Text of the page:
excited !

Today am in Yorkshire.

I am going to see a concert tonight, in Scarborough.  Some of my friends have called me brave for still going to the concert after the recent attack on a pop concert, but my answer is simple.  I am not going to let some idiot who wants to make a name for themselves, ruin my plans.  I was bought this ticket as a birthday present last year and I intend to use it and enjoy it.

I try to be philosophical about these things and if we allow these people to rule our lives and force us to make changes, then we are letting them win and have the power over us that they crave.

Let’s face it, we could die at any time, hit by a bus, heart attack, anaphylaxis (in my case), piano fall on your head from above (I do love those old comedy sketches), etc.  When our time is up, there is little we can do to change things, so we should just live for the day.  When you have come close to death, as I have with my anaphylaxis attacks, you realise how precious your time on this earth is.

Love your family, have fun, make the most of what you have, it is all over too soon.  Try not to die with any regrets, I don’t intend to !!!!


A rant

Today I read about the £1bn deal that Theresa May has struck with the DUP of Northern Ireland, in order to have their backing and votes in Parliament and effectively keep her in power.

Another article in the same newspaper talked of the £5m package that has been worked out to aid the poor victims of the Grenfall Tower tragedy.

£1bn to save her job as Prime Minister, £5m to help hundreds of people who have lost everything they own, including in many cases, members of their family and friends.

This says a lot about her morality and priorities, don’t you think??

To me, it is sickening that she thinks so much of her own ass on the throne of power and so little of the normal people who voted to put her there.

She does not deserve to be there and demeans the people of this country as long as she is there.

from Duke to King

The 26th of June 1483 is generally taken as the day that Richard, Duke of Gloucester, became King Richard III of England.

I see arguments about Richard on the history groups very often, he seems to be able to elicit strong feelings of both hate and love, even 500 years after his death.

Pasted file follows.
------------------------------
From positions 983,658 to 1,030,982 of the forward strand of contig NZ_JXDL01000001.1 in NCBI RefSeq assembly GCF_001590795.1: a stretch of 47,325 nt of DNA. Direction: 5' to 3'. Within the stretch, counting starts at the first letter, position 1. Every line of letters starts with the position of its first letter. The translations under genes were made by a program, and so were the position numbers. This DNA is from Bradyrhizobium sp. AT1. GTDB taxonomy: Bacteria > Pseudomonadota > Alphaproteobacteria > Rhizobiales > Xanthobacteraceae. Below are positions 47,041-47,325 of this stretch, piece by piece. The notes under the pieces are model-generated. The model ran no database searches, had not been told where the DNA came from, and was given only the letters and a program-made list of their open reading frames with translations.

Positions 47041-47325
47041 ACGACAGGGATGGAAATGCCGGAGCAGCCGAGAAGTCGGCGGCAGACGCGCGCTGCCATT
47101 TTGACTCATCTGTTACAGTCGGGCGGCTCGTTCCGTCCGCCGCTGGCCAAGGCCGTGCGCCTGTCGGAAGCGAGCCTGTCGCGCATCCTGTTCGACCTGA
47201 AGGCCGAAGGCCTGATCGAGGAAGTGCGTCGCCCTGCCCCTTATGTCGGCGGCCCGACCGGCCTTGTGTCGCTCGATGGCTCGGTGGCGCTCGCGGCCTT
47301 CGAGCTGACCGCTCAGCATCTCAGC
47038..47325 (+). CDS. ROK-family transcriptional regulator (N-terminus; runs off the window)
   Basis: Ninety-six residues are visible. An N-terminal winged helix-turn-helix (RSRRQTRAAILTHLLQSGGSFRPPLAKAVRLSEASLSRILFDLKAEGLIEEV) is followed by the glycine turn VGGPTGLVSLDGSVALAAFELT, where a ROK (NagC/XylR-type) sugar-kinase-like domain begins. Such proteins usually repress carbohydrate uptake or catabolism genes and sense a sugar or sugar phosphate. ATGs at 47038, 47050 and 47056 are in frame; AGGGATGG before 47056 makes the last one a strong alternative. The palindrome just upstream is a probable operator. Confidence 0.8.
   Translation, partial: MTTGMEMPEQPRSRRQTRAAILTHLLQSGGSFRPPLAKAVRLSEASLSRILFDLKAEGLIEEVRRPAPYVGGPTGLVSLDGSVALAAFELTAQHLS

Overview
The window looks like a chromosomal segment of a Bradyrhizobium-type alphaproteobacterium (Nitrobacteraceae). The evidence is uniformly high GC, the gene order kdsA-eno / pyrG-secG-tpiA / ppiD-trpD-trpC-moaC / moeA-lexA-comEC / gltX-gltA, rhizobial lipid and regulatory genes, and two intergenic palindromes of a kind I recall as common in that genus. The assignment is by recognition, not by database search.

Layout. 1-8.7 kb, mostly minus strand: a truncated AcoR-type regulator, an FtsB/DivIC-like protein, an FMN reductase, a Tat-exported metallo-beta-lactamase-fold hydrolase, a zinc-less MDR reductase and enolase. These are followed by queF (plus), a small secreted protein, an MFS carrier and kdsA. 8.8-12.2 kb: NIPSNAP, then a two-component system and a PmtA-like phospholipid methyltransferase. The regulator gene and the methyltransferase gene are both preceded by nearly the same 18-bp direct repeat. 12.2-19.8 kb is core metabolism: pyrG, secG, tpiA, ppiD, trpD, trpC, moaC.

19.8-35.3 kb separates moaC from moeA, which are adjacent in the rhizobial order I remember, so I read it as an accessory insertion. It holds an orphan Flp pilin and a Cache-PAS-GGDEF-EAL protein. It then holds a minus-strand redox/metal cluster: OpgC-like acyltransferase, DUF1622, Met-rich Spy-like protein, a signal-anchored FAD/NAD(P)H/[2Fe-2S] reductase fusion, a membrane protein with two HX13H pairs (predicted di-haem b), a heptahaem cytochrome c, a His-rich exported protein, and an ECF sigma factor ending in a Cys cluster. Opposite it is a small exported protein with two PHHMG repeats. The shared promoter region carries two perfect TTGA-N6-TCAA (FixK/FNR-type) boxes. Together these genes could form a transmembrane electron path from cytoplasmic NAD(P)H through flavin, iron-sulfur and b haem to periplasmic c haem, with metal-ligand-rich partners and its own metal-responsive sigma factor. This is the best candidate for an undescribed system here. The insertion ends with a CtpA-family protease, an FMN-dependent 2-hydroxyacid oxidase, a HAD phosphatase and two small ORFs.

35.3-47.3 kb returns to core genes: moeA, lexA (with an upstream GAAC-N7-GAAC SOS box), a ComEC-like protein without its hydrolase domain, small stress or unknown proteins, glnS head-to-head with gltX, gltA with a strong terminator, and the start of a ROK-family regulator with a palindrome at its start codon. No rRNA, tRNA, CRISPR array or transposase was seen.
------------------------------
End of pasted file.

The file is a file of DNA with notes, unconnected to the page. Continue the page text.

I would probably call myself a Ricardian, though I don’t always understand his actions and I don’t raise him up as an angel either (ok, he is dead, so his spirit is in the ether, some would say that makes him an angel, but I mean in a perfect guy sense!!).

He was a man of his time, a noble of his time, and he had grown up in violent times.  We should not judge everything that was done in terms of modern day events.

His journey to the crown was a complicated one, and I don’t believe it was one that he sought, but one that fate forced upon him.

During the reign of his brother Edward, Richard was known to have idolised his brother, until Clarence’s death, which seemed to cause a rift between the two.  I will not go into Clarence’s death here, that is an entirely different story.  Richard spent the bulk of his time in the north of England, where he was very well respected, as a fair and even overlord.  He held the Scottish border in a relatively stable state, in his brother’s name.

Edward’s death appears to have come as a surprise to everyone in the royal family and the court in general.  There are rumours of poison, particularly from his wife Elizabeth, but I tend to think, if she were poisoning her husband, she would probably have had her elder son and heir to the throne, brought to London or closer to London rather than leaving him in Wales.  Plus, the marriage is always referred to as a love match, so I do not think Queen Elizabeth would have poisoned her husband.  I do not discount the fact that someone at court ‘could’ have poisoned him, but not his wife.

There was a delay in informing Richard of Edward’s death, and of the fact that Edward had nominated him as Protector to the heir.  Depending on who you are reading, there are a couple of reasons for this delay.